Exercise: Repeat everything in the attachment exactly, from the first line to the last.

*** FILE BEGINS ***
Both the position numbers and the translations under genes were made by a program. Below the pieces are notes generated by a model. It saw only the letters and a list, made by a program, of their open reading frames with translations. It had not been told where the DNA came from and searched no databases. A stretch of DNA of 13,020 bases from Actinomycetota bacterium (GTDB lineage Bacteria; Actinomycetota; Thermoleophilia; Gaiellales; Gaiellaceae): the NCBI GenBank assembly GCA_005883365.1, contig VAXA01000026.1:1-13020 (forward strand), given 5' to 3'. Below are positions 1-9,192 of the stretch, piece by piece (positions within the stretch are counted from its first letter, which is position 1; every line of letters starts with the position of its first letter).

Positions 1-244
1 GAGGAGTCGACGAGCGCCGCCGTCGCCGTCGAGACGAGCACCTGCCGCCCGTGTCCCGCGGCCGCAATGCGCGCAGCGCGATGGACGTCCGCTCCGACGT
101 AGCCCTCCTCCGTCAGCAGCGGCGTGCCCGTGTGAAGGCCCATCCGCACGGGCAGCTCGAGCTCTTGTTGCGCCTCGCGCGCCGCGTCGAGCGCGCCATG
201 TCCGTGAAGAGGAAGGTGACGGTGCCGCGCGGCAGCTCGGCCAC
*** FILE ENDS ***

Both the position numbers and the translations under genes were made by a program. Below the pieces are notes generated by a model. It saw only the letters and a list, made by a program, of their open reading frames with translations. It had not been told where the DNA came from and searched no databases. A stretch of DNA of 13,020 bases from Actinomycetota bacterium (GTDB lineage Bacteria; Actinomycetota; Thermoleophilia; Gaiellales; Gaiellaceae): the NCBI GenBank assembly GCA_005883365.1, contig VAXA01000026.1:1-13020 (forward strand), given 5' to 3'. Below are positions 1-9,192 of the stretch, piece by piece (positions within the stretch are counted from its first letter, which is position 1; every line of letters starts with the position of its first letter).

Positions 1-244
1 GAGGAGTCGACGAGCGCCGCCGTCGCCGTCGAGACGAGCACCTGCCGCCCGTGTCCCGCGGCCGCAATGCGCGCAGCGCGATGGACGTCCGCTCCGACGT
101 AGCCCTCCTCCGTCAGCAGCGGCGTGCCCGTGTGAAGGCCCATCCGCACGGGCAGCTCGAGCTCTTGTTGCGCCTCGCGCGCCGCGTCGAGCGCGCCATG
201 TCCGTGAAGAGGAAGGTGACGGTGCCGCGCGGCAGCTCGGCCAC